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Mobile Technology and Academic Libraries: Innovative Services for Research & Learning. Edited by Robin Canuel and Chad Crichton. Chicago: ACRL, 2017. 269 p. Paper $68 (ISBN: 978-0-8389-8879-4).

Mobile technologies’ application in libraries is an area still ripe in potential. Despite mobile technologies’ prevalence in the lives of most libraries’ users, libraries often remain reactive, at best, to the implementation of mobile technologies to provide library services. As many of the chapters in this edited volume underscore, mobile technologies reach people from a wider range of socioeconomic levels than traditional web-enabled technologies. Thus, there are both logistical and moral motivations for libraries to adopt mobile technologies.

This book’s chapters span both theoretical and practical considerations, and a range of case studies highlight applications used in academic libraries. Despite having cast a broad net, the editors do a commendable job of arranging the chapters into a loose thematic progression. This results in a volume that is ambitious in scope, yet still manages to achieve a satisfying coherence.

Edward Bilodeau’s opening chapter is well worth reading as a substantive, yet concise overview of how mobile technology shapes user engagement and decisions governing implementation. Subsequent chapters include case studies on mobile website design as well as several examples involving the use of tablets for outreach via library tours, roaming reference services, and instruction. Other chapters address the use of mobile technology to augment collections access. Among the case studies, Wayne Johnston’s chapter on supporting field researchers stands out as one of the more robust and innovative interventions for mobile technology. The final chapters move into more forward-looking possibilities for growth and development of mobile technology in general, but they also speak to library-specific opportunities.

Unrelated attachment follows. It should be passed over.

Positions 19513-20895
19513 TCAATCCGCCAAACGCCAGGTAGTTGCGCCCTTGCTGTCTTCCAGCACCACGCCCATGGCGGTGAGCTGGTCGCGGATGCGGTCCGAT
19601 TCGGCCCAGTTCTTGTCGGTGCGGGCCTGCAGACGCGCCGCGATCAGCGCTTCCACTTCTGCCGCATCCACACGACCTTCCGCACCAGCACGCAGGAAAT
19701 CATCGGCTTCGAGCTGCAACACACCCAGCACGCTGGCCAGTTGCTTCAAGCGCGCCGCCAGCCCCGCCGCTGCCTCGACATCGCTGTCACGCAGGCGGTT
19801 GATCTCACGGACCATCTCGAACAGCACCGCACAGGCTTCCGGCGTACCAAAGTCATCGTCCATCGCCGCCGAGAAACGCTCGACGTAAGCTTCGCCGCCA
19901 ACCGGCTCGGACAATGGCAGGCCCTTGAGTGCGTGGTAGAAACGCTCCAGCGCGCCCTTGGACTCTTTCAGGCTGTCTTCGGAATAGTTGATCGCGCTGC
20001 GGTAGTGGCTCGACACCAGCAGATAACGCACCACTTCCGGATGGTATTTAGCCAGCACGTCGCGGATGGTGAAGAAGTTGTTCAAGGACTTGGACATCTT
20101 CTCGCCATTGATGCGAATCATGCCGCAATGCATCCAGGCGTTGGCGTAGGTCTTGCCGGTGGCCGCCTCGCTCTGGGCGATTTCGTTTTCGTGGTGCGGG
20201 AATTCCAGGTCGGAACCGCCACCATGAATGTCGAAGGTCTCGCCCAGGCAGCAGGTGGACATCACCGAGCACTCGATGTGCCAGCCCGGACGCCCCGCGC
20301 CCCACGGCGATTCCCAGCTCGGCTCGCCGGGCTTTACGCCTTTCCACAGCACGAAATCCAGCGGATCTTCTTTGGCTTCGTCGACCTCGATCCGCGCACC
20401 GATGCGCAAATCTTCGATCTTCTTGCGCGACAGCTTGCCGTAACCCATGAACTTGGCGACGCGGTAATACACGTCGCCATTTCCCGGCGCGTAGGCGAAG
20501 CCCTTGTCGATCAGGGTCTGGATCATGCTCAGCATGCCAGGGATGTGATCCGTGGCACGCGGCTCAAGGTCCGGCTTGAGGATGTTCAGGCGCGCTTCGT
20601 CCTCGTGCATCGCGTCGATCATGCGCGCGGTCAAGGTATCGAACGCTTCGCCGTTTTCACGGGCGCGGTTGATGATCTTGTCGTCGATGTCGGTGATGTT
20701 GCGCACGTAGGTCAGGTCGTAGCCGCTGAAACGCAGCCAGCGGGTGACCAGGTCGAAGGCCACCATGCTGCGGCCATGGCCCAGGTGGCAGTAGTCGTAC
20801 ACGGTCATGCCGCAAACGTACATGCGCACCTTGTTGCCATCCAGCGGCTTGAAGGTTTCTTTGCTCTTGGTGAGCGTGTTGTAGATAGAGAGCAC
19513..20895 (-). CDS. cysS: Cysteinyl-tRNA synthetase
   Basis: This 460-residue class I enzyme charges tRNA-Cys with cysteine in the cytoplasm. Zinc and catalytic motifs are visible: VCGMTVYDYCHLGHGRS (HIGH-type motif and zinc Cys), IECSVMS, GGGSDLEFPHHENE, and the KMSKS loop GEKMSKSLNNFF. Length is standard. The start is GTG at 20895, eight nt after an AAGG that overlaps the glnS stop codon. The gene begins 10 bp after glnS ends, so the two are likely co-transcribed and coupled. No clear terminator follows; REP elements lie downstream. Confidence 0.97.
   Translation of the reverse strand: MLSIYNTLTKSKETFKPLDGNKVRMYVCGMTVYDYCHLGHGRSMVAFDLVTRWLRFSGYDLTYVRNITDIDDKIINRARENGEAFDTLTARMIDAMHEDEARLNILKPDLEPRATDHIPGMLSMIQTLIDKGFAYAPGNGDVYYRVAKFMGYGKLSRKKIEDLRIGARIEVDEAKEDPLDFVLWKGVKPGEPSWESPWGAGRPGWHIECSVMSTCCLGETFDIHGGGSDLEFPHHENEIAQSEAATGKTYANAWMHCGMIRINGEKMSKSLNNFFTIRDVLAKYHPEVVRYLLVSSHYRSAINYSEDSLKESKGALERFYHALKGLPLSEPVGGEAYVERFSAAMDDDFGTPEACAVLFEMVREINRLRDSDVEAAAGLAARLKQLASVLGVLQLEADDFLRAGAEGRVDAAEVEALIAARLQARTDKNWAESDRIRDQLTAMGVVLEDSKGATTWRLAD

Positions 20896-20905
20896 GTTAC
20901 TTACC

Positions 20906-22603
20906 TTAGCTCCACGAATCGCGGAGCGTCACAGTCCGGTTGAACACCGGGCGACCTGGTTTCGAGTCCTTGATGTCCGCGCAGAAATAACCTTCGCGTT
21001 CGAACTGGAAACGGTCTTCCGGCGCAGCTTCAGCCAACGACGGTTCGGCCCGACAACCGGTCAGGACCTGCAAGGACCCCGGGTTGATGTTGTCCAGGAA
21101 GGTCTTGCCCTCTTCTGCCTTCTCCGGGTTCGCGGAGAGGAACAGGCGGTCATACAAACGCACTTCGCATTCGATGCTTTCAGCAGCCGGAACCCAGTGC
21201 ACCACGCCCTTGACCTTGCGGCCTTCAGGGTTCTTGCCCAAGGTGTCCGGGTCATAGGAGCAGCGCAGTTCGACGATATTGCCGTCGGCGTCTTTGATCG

This may not be a title that every librarian needs in their personal toolkit. Public services librarians will find the most to work with here. Those looking for idea templates for their own applications of mobile technology will find the case studies useful. Additionally, visionary innovators will appreciate this volume as an inspirational springboard into unexplored vistas for exciting new service models.—George Gottschalk, Acquisitions Specialist, University of Illinois, Urbana, Illinois

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